It was a serious mistake that would hound the CEO to this day, no matter how much he increased Adidas sales after the Reebok acquisition. Only now, eight years later and after numerous upper management shakeups at Reebok, is he finally seeing some growth at the U.S. subsidiary.
But the energy Mr. Hainer expended on Reebok has been absent elsewhere. While he was saving Reebok, Nike, under its new CEO Mark Parker, turned up the heat in the United States. Together, Nike and sister brand Jordan now hold a 60-percent share of the U.S. retail market.
In contrast, Mr. Hainer has had to confront a decline in Adidas's U.S. market share from 10 percent in 2005 to 6 percent today. And Reebok’s market share, the brand he had hoped to use as a weapon against Nike, has dropped from 8 percent to only 1.8 percent today. Instead of the €3 billion in revenues forecast in the 2010 business plan, Mr. Hainer now hopes to earn €2 billion with Reebok in 2015.
He is trying to make up for the shortfall by depending on his golf division, TaylorMade, to rake in €2.2 billion in sales by 2015 instead of €1.8 billion. To reach that goal, say insiders, Mr. Hainer is sending as much product as possible to stores. The problem is that no one wants to buy the products.
Adidas is especially weak among young consumers.
Retail managers who have known Mr. Hainer for a long time are convinced he is notabout to give up, but in fact will do everything he can to stick it to his critics."Herbert is a tough dog," one industry insider said. "He's tenacious."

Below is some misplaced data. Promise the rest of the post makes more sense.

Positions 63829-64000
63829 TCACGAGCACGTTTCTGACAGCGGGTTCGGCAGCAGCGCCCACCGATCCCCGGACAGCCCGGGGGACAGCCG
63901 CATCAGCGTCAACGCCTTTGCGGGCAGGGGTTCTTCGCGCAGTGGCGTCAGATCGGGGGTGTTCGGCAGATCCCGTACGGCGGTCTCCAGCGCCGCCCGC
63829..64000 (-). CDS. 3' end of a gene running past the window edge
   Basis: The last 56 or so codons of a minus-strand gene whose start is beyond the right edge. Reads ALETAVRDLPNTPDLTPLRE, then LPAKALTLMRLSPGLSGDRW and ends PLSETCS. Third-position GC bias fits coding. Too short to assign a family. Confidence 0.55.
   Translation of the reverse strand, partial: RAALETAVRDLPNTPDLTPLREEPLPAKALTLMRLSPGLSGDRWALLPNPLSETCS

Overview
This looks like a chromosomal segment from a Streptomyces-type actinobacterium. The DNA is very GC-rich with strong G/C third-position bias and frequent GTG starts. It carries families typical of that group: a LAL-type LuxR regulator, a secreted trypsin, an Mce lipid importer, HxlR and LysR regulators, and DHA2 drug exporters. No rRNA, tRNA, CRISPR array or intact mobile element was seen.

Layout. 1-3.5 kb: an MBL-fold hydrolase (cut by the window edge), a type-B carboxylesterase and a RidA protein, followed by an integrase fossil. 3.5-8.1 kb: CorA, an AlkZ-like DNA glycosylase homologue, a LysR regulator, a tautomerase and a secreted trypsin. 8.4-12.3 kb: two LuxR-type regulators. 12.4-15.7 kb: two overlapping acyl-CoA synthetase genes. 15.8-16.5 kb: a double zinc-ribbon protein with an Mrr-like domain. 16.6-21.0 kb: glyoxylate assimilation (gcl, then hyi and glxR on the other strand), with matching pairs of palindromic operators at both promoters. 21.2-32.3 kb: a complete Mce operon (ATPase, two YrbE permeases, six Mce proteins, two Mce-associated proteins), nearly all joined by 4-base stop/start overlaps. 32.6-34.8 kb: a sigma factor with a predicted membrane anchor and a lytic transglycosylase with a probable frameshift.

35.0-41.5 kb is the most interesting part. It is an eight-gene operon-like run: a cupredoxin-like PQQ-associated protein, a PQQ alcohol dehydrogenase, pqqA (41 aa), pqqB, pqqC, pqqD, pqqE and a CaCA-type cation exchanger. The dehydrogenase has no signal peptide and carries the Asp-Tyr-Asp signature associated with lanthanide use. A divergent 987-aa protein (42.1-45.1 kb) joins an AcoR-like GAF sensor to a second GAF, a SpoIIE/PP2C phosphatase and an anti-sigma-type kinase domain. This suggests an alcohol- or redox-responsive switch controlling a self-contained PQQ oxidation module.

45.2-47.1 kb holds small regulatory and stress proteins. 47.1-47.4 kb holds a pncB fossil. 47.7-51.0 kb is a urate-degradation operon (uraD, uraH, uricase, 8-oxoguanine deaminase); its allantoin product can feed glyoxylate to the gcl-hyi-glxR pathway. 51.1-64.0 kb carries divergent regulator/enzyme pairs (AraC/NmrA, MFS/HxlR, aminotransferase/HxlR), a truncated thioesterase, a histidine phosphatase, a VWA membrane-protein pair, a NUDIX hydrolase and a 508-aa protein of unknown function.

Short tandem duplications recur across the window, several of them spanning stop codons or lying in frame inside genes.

Yet he knows he needs help. He has transferred most of the burden to Eric Liedtke, a 48-year-old American formerly in charge of shoes and apparel for performance athletes. Mr. Liedtke has recognized the company's weaknesses and installed a global creative director, Paul Gaudio, and plans to hire three new top designers.
Adidas is especially weak among young consumers. In a recently published ranking by Hamburg-based brand consulting firm Brandmeyer, Adidas tops the list of Germany's most popular brands, ahead of BMW and Nike. But the picture changes completely among young people, with only 5 percent of 14- to 17-year-olds naming Adidas as their favorite brand.
The shirts and shoes the new people in charge at Adidas are now dreaming up won't translate into higher sales and profits until 2016 or later. Until then, Mr. Hainer is trying to boost sales with more advertising. In 2015 he aims to launch the biggest ad campaign in the company’s history. But his plan will only work if the supervisory board cooperates.
The supervisory board is hand-picked and considered relatively tame. But there have been rumblings from those who want the company to start searching for a successor to the eternal Herbert. Apparently nothing has come of it so far, although some supervisory board members say it's "about time."
Peter Steinkirchner reports on media, marketing and brand articles for Wirtschaftswoche. To contact the author: [email protected]